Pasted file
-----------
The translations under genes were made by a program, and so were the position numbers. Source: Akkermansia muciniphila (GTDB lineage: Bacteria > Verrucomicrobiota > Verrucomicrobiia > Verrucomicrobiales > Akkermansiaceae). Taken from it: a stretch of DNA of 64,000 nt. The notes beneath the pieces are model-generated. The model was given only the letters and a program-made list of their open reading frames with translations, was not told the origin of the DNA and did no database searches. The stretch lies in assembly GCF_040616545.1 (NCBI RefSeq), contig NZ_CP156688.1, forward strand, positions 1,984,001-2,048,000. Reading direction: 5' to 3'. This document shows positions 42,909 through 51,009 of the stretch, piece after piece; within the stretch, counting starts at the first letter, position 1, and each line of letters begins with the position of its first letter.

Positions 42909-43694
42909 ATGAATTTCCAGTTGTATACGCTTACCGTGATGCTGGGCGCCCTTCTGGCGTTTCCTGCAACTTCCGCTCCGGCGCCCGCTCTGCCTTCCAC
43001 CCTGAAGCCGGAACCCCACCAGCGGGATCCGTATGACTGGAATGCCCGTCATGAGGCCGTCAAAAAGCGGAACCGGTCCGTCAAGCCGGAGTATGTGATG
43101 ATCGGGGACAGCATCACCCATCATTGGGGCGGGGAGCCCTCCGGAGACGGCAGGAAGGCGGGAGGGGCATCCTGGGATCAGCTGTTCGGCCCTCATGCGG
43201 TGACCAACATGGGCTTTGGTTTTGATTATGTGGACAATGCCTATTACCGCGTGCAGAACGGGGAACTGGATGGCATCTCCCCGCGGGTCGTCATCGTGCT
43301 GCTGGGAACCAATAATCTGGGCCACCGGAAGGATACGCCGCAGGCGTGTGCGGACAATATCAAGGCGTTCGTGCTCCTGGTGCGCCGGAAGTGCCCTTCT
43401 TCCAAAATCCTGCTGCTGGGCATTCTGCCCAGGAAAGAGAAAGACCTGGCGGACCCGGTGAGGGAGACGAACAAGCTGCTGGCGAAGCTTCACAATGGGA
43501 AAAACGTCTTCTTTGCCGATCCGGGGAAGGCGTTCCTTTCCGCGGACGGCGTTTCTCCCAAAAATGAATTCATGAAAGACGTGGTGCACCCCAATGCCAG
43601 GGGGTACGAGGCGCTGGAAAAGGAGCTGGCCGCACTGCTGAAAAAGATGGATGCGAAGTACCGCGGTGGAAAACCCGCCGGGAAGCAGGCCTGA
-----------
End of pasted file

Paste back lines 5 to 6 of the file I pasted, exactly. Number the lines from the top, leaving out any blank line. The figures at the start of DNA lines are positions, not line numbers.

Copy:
43101 ATCGGGGACAGCATCACCCATCATTGGGGCGGGGAGCCCTCCGGAGACGGCAGGAAGGCGGGAGGGGCATCCTGGGATCAGCTGTTCGGCCCTCATGCGG
43201 TGACCAACATGGGCTTTGGTTTTGATTATGTGGACAATGCCTATTACCGCGTGCAGAACGGGGAACTGGATGGCATCTCCCCGCGGGTCGTCATCGTGCT